An additional factor that compounds these feelings of vulnerability is the dominant societal view that health professionals are expected to be perfect practitioners (Leape, 1994). This view is apparent in nursing, as nurses are not supposed to make errors (Crigger, 2004). Not only do nurses place high expectations on themselves to be faultless practitioners but assume a major responsibility for patient safety. Cook et al. (2004) found that nurses are viewed by nurses, physicians, and administrators as the professional group that is most responsible for patient safely. Crigger and Meek (2007) indicated that while this pattern of perfectionist thinking persists, reporting and managing feelings associated with errors cannot be addressed in a healthy manner.
The predominant emphasis related to improving patient safety is on reporting medication errors and developing safer systems for medication delivery (Cook et al., 2004; Uribe et al., 2002). While this is important, Cook et al. also noted that this focus limits a more encompassing view of mistakes that need to be addressed at a systems level. Although health care stresses the importance of nonpunitive approaches to reporting mistakes, Crigger and Meek (2007) found that “a culture of denial, blame, shame and secrecy” (p. 180) is apparent in nursing. This indicates that a culture change is badly needed within the profession to enable nurses to be more open about mistakes. Acknowledging that mistakes are unlikely to be completely eradicated and that errors of clinical judgment will always occur is likely to be more beneficial for safer nursing practice in the long term.
As a profession, nursing needs to have well-established mechanisms for supporting individuals when mistakes occur. This information should be introduced early in nurses’ careers in a manner that does not overwhelm and frighten them. Because peer approval in the workplace is important and because peers are a primary source of support, we will need to move the focus from the individual to finding solutions that are far reaching in an atmosphere where we are often very critical of others as well as ourselves. Further, we need to provide advice to our students and introduce them to approaches that will assist them.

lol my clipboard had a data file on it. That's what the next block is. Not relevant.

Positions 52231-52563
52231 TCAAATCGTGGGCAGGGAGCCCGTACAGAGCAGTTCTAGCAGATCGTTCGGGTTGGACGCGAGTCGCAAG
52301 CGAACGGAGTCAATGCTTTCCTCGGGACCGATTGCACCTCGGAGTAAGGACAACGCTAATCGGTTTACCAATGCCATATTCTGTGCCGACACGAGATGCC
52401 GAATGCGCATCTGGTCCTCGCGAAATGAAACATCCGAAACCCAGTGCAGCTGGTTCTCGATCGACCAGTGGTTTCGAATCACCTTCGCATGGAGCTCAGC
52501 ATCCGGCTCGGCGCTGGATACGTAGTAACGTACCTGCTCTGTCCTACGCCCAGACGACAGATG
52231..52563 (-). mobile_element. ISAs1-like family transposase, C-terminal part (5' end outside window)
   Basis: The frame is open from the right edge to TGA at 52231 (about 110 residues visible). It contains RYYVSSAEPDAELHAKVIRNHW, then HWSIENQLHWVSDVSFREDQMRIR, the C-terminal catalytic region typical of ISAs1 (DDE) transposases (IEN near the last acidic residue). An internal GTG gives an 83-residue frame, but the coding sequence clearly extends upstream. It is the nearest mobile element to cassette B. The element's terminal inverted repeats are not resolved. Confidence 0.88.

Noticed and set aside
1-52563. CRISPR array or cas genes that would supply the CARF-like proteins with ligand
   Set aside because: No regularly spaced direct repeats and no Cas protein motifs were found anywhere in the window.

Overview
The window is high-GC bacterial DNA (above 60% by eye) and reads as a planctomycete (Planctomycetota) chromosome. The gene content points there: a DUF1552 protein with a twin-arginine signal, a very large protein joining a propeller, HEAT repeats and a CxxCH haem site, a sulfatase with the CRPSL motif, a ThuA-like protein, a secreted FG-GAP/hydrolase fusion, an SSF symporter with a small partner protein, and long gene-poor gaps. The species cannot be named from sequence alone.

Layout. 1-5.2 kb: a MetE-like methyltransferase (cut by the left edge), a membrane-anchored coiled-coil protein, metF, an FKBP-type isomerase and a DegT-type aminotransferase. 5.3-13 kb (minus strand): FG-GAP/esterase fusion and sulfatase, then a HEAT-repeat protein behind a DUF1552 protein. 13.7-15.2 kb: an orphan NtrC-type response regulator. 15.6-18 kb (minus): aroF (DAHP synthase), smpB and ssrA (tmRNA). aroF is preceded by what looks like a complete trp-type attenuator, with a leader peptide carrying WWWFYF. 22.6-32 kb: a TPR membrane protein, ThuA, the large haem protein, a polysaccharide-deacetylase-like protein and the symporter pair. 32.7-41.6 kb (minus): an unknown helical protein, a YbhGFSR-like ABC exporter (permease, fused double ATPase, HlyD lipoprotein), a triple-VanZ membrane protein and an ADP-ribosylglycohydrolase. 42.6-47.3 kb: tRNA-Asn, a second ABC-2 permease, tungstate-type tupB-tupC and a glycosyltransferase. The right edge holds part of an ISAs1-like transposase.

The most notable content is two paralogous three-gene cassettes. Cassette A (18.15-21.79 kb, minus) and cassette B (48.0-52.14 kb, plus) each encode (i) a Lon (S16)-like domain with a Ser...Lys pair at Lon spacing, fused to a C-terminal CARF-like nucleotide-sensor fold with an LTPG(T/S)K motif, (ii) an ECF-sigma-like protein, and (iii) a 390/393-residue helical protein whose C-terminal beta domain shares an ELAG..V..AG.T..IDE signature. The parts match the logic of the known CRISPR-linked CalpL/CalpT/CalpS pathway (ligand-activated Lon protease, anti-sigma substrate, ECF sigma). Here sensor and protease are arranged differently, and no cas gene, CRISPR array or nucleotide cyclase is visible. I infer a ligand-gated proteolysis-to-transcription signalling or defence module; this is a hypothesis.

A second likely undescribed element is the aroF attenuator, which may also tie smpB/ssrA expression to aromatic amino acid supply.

In addition to identifying ways to support the individual nurse, it is also crucial that mistakes be seen as a collective problem in which all members of the health care team play a role in problem solving (Cook et al., 2004). Cook et al. further indicated that emphasizing organizational commitment to include interdisciplinary approaches would be helpful to nurses, as it would encourage more collective and creative ways to address problems of patient safety. Nurses need support to work through their mistakes, but they should not assume the entire burden of responsibility, as this keeps the emphasis on the individual instead of on the collective.
So we must acknowledge within the profession that these situations happen and continue to move toward making this an open and frank issue for discussion. Further studies are also needed about how nurses can be supported by administration and by peers when such inevitable events occur.
Anne L. Dewar, PhD, RN
School of Nursing
University of British Columbia
Vancouver, British Columbia, Canada
- Cook, A.F., Hoas, H., Guttmannova, K. & Joyner, J.C. (2004). An error by any other name. American Journal of Nursing, 104(6), 32–43. doi:10.1097/00000446-200406000-00025 [CrossRef]
- Crigger, N.J. (2004). Always having to say you’re sorry: An ethical response to making mistakes in professional practice. Nursing Ethics, 11, 568–576. doi:10.1191/0969733004ne739oa [CrossRef]
- Crigger, N.J. & Meek, V.L. (2007). Toward a theory of self-reconciliation following mistakes in nursing practice. Journal of Nursing Scholarship, 39, 177–183. doi:10.1111/j.1547-5069.2007.00164.x [CrossRef]
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- Shannon, S.E., Foglia, M.B., Hardy, M. & Gallagher, T.H. (2009). Disclosing errors to patients: Perspectives of registered nurses. Joint Commission Journal on Quality and Patient Safety, 35, 5–12
- Uribe, C.L., Scheweikhart, S.B., Pathak, D.B.A., Dow, M. & Marsh, G.B. (2002). Perceived barriers to medical error reporting: An exploratory investigation. Journal of Healthcare Management, 47, 263–279.